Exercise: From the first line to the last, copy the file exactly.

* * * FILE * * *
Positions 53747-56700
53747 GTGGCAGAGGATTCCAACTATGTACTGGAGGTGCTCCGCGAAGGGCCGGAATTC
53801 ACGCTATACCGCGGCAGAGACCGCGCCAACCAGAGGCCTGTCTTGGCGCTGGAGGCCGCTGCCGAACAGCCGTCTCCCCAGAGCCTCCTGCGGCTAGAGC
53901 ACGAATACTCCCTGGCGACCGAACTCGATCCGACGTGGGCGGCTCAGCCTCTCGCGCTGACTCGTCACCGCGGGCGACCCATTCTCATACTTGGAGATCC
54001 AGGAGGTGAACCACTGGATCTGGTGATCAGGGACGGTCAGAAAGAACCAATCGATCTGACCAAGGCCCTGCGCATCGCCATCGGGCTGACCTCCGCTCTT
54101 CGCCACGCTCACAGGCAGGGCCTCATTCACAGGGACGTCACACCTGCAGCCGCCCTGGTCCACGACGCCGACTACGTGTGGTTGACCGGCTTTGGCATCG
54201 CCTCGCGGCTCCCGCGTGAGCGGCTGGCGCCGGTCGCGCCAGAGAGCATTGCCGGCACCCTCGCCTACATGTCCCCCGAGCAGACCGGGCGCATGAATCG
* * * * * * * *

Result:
Positions 53747-56700
53747 GTGGCAGAGGATTCCAACTATGTACTGGAGGTGCTCCGCGAAGGGCCGGAATTC
53801 ACGCTATACCGCGGCAGAGACCGCGCCAACCAGAGGCCTGTCTTGGCGCTGGAGGCCGCTGCCGAACAGCCGTCTCCCCAGAGCCTCCTGCGGCTAGAGC
53901 ACGAATACTCCCTGGCGACCGAACTCGATCCGACGTGGGCGGCTCAGCCTCTCGCGCTGACTCGTCACCGCGGGCGACCCATTCTCATACTTGGAGATCC
54001 AGGAGGTGAACCACTGGATCTGGTGATCAGGGACGGTCAGAAAGAACCAATCGATCTGACCAAGGCCCTGCGCATCGCCATCGGGCTGACCTCCGCTCTT
54101 CGCCACGCTCACAGGCAGGGCCTCATTCACAGGGACGTCACACCTGCAGCCGCCCTGGTCCACGACGCCGACTACGTGTGGTTGACCGGCTTTGGCATCG
54201 CCTCGCGGCTCCCGCGTGAGCGGCTGGCGCCGGTCGCGCCAGAGAGCATTGCCGGCACCCTCGCCTACATGTCCCCCGAGCAGACCGGGCGCATGAATCG